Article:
January 2014


Living by the 80/20 rule

Maybe it’s just me, but it seems that so much of life these days is about “more “: do more, live more, work more, be even more than what everyone expects. One hundred percent is not quite enough.

I have seen this, too, in how some people approach their diet, or in how they think they need to be approaching changes toward a healthier lifestyle. There is merit in being able to embrace a lifestyle concept entirely and live by it with full force but it is a rare individual who can go cold turkey from old habits. It can be quite stressful to do a complete overhaul; rebound binges may occur and guilt becomes yet another emotional hurdle to overcome. It can also be socially restrictive, preventing someone from being able to enjoy an evening out at a restaurant or at a friend’s house for dinner.

I like to support the 80/20 rule of living, especially when it comes to diet. The idea is that most of the time (this can be anywhere from 80% to 95% for a given period of time), I eat very nutrient-dense, clean food such as organic produce, cold-water fish that is simply prepared, and creative vegan meals. For a meat-eater this may also include organically-raised chicken or grass-fed beef. I stay hydrated with filtered water or herbal teas—my current favourite is Tulsi/Holy Basil. I can honestly say that I really enjoy eating this way and I certainly feel better for it. Over years of steady transition from what is the Standard (North) American Diet, my palate has adapted so that these foods are what I crave most.

The other 5-20% of the time, I am able to enjoy some of life’s indulgences. Here’s my confession:  the neighbourhood bakery makes really delicious, sinful brownies so I treat myself to one every month or so. I relish times spent with friends over some wine and a meal that they have lovingly prepared. There are also those nights, usually once a week, when neither my husband nor I are in the mood to prepare a meal so a local restaurant serves up a nice break from cooking.

The catch of course is being honest with yourself about on which side of the dividing line your choices lie. Is your 80/20 more of a 60/40 right now? That’s okay. As long as you know what your goals are and what your true starting point is, you can get to 80/20 by making small, steady changes over time. Then you CAN have your small piece of cake and eat it too.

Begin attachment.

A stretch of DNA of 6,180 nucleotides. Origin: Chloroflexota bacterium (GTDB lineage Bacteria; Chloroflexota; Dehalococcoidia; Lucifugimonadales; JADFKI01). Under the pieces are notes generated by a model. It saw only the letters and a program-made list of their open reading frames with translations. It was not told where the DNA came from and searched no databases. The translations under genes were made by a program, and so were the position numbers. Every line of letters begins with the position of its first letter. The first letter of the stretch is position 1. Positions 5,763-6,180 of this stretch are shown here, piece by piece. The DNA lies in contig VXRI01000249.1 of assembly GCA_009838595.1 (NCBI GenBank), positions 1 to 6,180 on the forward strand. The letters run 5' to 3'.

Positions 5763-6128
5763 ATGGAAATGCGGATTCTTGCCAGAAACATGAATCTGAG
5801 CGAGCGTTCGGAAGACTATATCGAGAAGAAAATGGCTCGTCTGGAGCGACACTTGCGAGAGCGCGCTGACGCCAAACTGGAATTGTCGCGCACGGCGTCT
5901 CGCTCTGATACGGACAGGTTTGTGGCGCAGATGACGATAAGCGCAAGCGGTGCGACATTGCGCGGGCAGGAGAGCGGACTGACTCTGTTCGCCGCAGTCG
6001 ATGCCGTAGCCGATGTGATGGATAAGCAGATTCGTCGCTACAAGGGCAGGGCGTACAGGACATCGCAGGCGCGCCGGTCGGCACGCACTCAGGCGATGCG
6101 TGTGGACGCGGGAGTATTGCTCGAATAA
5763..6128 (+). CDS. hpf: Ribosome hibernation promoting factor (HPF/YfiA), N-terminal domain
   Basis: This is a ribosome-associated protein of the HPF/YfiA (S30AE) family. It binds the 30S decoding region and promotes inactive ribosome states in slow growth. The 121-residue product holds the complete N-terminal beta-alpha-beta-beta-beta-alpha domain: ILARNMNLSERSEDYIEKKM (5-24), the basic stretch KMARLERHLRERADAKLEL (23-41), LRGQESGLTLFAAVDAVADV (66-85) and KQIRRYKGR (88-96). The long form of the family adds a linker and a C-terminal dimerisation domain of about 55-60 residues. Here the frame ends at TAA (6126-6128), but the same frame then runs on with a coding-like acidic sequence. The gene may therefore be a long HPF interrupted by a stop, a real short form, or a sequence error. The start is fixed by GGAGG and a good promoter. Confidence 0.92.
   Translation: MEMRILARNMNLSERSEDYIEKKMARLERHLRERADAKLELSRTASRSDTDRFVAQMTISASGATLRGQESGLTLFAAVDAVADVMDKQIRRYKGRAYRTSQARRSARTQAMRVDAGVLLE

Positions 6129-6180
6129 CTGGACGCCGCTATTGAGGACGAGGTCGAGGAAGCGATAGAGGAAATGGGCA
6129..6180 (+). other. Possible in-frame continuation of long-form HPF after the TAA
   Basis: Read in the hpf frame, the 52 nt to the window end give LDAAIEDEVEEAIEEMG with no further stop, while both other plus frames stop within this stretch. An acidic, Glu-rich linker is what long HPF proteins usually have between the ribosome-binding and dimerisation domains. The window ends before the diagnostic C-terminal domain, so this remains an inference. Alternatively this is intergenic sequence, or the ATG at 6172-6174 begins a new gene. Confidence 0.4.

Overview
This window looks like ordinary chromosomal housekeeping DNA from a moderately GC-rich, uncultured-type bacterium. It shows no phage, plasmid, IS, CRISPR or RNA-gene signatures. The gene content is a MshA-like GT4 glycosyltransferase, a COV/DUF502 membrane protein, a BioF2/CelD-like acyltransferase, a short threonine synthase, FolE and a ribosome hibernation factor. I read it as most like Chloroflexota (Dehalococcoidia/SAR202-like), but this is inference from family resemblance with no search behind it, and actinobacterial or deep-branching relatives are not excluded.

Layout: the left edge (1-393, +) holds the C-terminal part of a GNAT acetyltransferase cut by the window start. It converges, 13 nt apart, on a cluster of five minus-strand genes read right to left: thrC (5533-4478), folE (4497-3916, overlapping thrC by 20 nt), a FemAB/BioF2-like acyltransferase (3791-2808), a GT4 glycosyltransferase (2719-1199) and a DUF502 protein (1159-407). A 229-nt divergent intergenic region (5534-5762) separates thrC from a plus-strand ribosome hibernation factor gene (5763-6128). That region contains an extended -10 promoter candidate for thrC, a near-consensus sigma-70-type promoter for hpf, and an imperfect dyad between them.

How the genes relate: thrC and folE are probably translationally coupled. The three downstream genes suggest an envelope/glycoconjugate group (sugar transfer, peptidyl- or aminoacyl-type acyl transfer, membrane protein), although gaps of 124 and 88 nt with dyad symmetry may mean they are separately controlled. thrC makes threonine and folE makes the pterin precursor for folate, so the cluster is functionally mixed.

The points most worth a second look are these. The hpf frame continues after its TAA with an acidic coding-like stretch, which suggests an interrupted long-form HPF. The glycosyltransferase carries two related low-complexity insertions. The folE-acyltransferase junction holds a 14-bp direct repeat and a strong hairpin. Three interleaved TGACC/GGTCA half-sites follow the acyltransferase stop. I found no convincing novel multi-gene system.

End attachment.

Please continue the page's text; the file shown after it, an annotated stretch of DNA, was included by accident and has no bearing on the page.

Social media is exhausting

I started on a ‘Social Journey’, and then let you all down by taking an extending vacation.  Why?  Social Media can be all consuming. No matter what site, the goal is to get people to ‘like’ the contributor and commit to receiving regular updates on what is shared.  The more people collected the better.  But what if I’m not witty and brilliant every day?

Previously for Women’s Post, I wrote the following articles:

  1. Going social – My epiphany
  2. Adventures in blogging – Build it and they will come
  3. Adventures in blogging – Does this make sense?
  4. The push and pull of blog promotion: Part 1
  5. The push and pull of blog promotion: Part 2


I am a creative, experienced business professional and writer – surely I can come up with more to talk about. I began to question my lengthy list of story ideas. Did I complete enough due diligence and vetting of the sources and details to feel comfortable writing about what I had learned?  Do I really have enough to say that people will appreciate?  I was letting ‘old school’ principles creep in.  Maybe I don’t need to dot every ‘i’ or cross each ‘t’ to have something interesting to share.

I recently reminded myself of two things:

  1. Followers on Women’s Post and my own blog told me they enjoyed my honest approach to navigating Social Media – and even followed up individually with specific questions and requests for analyses of their own work.
  2. Social Media (SM) experts do not exist – it moves too fast.  The keys are to be open to new ideas and find a few SM enthusiasts that seem to make sense, and then do something.